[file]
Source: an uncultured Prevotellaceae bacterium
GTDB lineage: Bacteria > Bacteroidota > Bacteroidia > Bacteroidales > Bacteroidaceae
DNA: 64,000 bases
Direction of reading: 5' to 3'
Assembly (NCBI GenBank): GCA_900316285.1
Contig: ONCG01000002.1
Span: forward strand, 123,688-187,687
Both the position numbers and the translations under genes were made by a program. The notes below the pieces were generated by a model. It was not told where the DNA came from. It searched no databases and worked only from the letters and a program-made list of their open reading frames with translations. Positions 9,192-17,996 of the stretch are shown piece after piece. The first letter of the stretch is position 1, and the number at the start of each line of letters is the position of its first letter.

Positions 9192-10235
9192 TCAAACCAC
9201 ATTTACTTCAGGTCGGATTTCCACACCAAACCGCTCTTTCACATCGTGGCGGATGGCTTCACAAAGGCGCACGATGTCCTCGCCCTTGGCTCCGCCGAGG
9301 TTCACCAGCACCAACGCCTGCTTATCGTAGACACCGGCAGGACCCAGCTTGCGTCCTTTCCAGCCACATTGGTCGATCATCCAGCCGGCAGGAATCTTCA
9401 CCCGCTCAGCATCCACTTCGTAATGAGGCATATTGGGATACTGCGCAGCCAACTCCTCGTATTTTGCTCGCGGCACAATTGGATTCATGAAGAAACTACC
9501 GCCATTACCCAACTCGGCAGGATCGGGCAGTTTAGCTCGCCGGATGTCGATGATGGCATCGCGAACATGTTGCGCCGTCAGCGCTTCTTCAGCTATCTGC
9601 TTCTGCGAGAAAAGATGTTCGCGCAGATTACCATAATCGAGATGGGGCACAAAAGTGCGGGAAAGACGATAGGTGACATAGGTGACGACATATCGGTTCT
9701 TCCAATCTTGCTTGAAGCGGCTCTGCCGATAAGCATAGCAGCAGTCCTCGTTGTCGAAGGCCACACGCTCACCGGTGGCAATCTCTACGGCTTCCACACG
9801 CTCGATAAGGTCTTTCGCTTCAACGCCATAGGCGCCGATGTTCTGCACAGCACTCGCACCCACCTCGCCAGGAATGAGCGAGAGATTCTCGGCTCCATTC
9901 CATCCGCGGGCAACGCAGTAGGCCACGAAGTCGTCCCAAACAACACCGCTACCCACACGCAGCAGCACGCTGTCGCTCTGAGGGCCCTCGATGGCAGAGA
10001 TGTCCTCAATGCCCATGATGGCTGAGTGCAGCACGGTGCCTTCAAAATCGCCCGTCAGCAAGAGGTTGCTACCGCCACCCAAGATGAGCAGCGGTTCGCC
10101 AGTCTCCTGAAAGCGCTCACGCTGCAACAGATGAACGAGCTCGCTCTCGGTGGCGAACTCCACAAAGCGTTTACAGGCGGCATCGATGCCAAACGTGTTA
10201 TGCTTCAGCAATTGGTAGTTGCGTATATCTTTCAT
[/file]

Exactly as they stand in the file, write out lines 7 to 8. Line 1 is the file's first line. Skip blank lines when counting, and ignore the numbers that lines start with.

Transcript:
Span: forward strand, 123,688-187,687
Both the position numbers and the translations under genes were made by a program. The notes below the pieces were generated by a model. It was not told where the DNA came from. It searched no databases and worked only from the letters and a program-made list of their open reading frames with translations. Positions 9,192-17,996 of the stretch are shown piece after piece. The first letter of the stretch is position 1, and the number at the start of each line of letters is the position of its first letter.